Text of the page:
e) output(s) of risk management
These inputs shall be reviewed and approved.
Requirements shall be complete, unambiguous, and not in conflict with each other.
Just by reading what FDA and ISO have to say about design inputs, you can see there are several terms used interchangeably when referring to design inputs:
There are plenty more terms used within the medical device industry to describe design inputs. It's important to realize this. I've been in heated discussions with colleagues only to find out after the fact we were saying the same thing.
Medical device product development should be a holistic process that builds upon itself as the project progresses.
Sometimes we are in a rush to get the product to market, but this isn’t a recommended best practice in medical device development. There are times in a project where it really benefits your project to spend a little extra time, and defining design inputs is definitely one of these times. In device development, establishing design inputs can easily take up to 30% of the entire project timeline.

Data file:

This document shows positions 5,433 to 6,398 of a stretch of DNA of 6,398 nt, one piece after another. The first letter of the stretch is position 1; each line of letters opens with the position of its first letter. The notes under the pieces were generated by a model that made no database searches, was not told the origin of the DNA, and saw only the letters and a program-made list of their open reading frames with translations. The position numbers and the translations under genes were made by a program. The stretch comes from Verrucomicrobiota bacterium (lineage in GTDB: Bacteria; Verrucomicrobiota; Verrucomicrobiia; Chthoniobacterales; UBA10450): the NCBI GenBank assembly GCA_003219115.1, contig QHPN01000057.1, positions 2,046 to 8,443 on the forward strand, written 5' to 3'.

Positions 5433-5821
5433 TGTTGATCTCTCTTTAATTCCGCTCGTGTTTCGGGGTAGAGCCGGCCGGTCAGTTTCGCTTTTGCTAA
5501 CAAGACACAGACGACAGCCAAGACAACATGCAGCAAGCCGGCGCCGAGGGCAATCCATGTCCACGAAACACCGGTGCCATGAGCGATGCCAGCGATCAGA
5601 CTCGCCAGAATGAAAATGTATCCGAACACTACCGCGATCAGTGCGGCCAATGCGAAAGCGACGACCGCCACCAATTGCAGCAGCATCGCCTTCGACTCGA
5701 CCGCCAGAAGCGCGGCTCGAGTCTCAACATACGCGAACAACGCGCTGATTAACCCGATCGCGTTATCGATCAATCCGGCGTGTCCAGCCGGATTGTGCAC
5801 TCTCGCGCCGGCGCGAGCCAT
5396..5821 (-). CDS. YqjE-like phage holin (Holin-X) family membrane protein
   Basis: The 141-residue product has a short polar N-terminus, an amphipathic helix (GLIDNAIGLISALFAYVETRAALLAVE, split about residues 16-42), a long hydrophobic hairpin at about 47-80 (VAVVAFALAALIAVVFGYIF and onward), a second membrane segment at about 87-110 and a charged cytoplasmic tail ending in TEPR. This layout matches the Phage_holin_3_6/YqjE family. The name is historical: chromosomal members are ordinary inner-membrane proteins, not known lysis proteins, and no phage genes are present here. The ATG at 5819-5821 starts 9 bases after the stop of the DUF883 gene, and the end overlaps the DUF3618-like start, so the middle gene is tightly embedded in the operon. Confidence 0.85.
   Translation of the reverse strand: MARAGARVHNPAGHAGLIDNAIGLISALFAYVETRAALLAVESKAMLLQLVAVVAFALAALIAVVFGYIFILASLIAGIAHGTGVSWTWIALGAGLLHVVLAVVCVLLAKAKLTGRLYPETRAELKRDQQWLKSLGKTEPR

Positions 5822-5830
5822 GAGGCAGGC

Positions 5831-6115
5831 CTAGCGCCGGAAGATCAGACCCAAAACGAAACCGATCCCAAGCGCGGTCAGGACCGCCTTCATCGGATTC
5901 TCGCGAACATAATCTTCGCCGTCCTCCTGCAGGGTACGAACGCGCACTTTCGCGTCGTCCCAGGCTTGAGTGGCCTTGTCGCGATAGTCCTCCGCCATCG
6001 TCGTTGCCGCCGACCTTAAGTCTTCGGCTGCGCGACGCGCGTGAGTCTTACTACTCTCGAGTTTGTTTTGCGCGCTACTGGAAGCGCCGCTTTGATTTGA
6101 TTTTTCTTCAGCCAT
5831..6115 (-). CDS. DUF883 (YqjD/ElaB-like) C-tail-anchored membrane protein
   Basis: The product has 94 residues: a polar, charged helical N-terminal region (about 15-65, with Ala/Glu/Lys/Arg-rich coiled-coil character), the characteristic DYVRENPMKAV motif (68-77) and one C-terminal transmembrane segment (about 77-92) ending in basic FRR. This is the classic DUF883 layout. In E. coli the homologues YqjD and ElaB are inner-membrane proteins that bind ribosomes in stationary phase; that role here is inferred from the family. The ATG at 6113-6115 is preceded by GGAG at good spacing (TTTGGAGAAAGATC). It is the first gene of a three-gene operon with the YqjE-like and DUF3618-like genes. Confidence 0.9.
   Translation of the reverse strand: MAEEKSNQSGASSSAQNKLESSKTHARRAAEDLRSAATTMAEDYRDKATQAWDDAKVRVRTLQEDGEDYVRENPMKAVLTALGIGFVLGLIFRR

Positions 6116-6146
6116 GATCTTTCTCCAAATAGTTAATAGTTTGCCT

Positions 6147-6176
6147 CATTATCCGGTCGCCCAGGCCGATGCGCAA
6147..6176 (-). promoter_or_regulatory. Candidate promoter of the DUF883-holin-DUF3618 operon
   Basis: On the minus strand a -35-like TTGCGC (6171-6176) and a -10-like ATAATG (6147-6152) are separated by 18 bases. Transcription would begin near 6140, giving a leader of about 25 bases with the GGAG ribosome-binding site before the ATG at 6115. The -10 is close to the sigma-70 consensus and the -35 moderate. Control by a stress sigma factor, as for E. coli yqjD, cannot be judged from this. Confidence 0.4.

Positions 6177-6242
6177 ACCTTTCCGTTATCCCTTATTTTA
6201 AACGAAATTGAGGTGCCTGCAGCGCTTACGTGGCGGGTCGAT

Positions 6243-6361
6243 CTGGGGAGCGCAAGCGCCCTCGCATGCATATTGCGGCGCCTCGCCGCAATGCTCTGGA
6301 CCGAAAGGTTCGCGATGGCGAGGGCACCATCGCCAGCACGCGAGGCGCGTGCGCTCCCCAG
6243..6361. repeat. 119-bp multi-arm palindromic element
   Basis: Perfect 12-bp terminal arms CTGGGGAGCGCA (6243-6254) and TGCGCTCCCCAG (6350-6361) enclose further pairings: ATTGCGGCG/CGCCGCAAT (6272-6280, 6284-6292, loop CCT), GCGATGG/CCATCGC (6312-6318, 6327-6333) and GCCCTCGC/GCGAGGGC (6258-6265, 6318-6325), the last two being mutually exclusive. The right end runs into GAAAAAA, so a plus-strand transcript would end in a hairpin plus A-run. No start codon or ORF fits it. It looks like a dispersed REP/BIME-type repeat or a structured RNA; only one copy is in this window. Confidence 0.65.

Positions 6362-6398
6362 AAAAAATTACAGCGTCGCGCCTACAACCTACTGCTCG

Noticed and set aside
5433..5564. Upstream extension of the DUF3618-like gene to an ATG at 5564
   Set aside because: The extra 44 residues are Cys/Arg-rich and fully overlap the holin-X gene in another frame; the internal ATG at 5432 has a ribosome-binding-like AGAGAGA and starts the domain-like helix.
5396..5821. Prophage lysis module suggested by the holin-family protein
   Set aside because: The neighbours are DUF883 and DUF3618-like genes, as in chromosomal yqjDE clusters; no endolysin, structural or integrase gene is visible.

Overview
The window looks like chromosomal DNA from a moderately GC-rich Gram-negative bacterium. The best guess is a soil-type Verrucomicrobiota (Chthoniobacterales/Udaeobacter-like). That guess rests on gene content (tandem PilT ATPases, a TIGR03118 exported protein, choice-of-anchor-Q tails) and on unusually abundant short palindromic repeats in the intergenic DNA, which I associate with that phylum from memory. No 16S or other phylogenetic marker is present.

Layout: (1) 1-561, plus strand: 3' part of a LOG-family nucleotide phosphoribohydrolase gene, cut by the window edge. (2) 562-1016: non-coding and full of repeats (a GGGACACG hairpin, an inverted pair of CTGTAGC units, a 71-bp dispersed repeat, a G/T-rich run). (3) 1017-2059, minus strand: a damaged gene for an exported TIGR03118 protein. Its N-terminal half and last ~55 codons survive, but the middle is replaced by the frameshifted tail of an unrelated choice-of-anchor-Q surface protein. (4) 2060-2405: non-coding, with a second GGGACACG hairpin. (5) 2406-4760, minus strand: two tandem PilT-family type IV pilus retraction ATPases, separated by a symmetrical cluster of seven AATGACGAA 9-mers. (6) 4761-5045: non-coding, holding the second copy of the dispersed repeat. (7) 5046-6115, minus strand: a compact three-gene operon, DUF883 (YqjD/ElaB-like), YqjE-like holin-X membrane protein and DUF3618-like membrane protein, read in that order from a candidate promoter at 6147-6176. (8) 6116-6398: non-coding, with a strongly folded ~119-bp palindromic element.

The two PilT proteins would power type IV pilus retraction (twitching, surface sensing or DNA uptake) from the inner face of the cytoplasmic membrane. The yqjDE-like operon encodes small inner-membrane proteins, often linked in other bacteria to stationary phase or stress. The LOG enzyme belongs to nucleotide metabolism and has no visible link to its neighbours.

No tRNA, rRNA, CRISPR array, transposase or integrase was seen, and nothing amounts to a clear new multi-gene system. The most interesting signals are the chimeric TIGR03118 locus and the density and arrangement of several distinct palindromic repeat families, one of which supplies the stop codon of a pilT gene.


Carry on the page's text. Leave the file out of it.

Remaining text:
Think about that for a moment. In a 12-month project, defining design inputs can take over 3 months.
Writing good design inputs is, in my opinion, very much an art form.
Like all art forms, writing design inputs takes practice and dedication.
Your goals when defining design inputs include:
You have to consider all types of sources and resources for design inputs. Leave no stone unturned. Your design inputs need to be comprehensive, covering all aspects of your medical device.
Design inputs should not just be the responsibility of one person. It's a team effort. When a team is involved, you get the benefit of everyone's opinions and experience.
You also should consider all sorts of other sources to help you define design inputs:
This is not a complete list, but it gives an idea of what’s involved.
It’s important to remember that user needs should be established first in order to inform design inputs.
Later on, you are going to have to prove your design inputs have been met during design verification.
You should always consider design verification when establishing design inputs. This means you should document your design inputs in such a way that allows you the ability to objectively prove they have been met.